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The Sakurajima monument ‘Portrait of a scream’ is certainly an overwhelmingly strange one, among the most bizarre I have ever seen. Yet, for this reason it is also probably one of my favorites.

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Sakurajima art monument masterwork Portrait of a scream defying Sakurajima island calm

Sculpture art is not something I am a massive fan of, but when I saw the screaming man’s face surrounded by a whirlwind of wailing guitars, I was intrigued.

Sakurajima Portrait of a scream full frontal view, island art monument screaming towards Sakurajima sky

Investigating the island monument, I soon discovered that one Tsuyoshi Nagabuchi’s head serves as its subject. The musician is a famous Sakurajima native. And it was his all night rock concert on 21st August 2004 that inspired this creepy, grey art masterwork.

But of course, this was not just any old rock concert. Nagabuchi managed to attract a staggering 75,000 people from all areas of Japan to the small, minor island of Sakurajima. That’s over ten times the island population of 6,000. Volcanic eruptions aside, this was one of the largest events that ever graced Sakurajima’s rocky landscape, fit for a monument.

View from Sakurajima Portrait of a scream, belying the eerie art monument presence upon the island

Sakurajima continued to rock the night away, stopping only when the finale was greeted by the rising sun. The monument construction committee was formed less than a year later, and just a year on from that, ‘Portrait of a Scream’ was completed and unveiled on March 19th, 2006 before the eyes of 15,000 people. The monument is now featured heavily in guide books, leaflets and other advertising for Sakurajima, while continuing to draw people onto the island, as the original concert had done just over ten years ago.

Sakurajima Portrait of a scream art monument, island mountain view,

Missing ‘Portrait of a scream’ is almost impossible. Its sheer size, coupled with Nagabuchi’s almost inhuman screaming expression, is warrant enough for attention. However, its placement at the center of a tranquil island park, surrounded by the sea’s soft swaying, really gives it its impact. Contrasting with the majestic views of distant island mountains, the art monument cuts through the peace like a shotgun echoing through the woods.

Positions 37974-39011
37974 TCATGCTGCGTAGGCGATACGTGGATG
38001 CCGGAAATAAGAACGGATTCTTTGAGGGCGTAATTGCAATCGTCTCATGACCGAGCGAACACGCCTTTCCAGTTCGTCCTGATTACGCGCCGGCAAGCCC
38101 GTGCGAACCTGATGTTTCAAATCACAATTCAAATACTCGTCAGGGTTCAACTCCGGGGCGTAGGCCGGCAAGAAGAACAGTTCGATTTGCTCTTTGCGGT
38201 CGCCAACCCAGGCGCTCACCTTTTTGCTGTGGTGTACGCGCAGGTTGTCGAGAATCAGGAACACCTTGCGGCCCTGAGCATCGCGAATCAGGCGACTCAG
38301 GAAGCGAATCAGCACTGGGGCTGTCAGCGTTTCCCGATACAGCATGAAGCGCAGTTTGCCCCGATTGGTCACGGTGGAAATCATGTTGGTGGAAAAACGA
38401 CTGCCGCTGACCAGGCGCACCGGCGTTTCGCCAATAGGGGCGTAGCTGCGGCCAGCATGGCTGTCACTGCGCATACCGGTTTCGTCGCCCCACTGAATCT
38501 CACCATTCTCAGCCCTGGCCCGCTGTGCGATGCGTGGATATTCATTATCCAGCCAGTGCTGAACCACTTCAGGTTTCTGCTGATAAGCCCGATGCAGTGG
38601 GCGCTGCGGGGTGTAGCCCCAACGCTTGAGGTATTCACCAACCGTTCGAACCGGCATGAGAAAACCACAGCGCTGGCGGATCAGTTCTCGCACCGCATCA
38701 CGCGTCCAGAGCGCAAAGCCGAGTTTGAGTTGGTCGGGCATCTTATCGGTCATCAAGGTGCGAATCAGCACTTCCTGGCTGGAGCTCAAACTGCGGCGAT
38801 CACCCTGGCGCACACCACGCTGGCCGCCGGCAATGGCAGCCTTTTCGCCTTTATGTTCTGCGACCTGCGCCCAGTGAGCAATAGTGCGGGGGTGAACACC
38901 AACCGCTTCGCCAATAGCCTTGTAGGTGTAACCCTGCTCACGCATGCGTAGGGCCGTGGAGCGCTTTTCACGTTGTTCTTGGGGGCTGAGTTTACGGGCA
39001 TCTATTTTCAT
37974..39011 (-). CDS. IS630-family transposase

View from Sakurajima island out from art monument Sakurajima Portrait of a scream

In true Sakurajima style, the monument, sculpted by Hiroshi Oonari, was also made from a large lava rock, giving it a completely unique glossy look, unlike many old, dusty sculptures I have seen. In fact, it almost seems as though, by some supernatural power, a large head has been turned to stone, which really only adds to the creepiness.

Sakurajima Portrait of a scream close-up, eerie art monument against island calm

‘Portrait of a Scream’ features as a stop along the short island bus tour, but unfortunately, your stop will be just a minimal five minutes long. This is hardly enough time for soaking in the insane uniqueness of the monument that, at a certain angle, appears to be screaming at the mountain. Of course, traveling by car would be ideal but if you do not have this luxury, it is possible to walk there, but it may take away a good chunk of your time.

Sakurajima Portrait of a scream, an art monument screaming up towards the island volcano

This really is my kind of sculpture. It’s weird, modern and unique, but the art still holds true meaning and sentiment. It is truly worth all the attention it receives.

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Hazel Taylor

Hazel Taylor

A lover of nature, food and dangerous heights. Originally from a small seaside town in Essex, England, I am making the most of exploring all the curves and colours of Japan. My one aim is to raise the profile of the most extroadinary places in Japan, so that you too may explore the depth and breath of this wonderous place.

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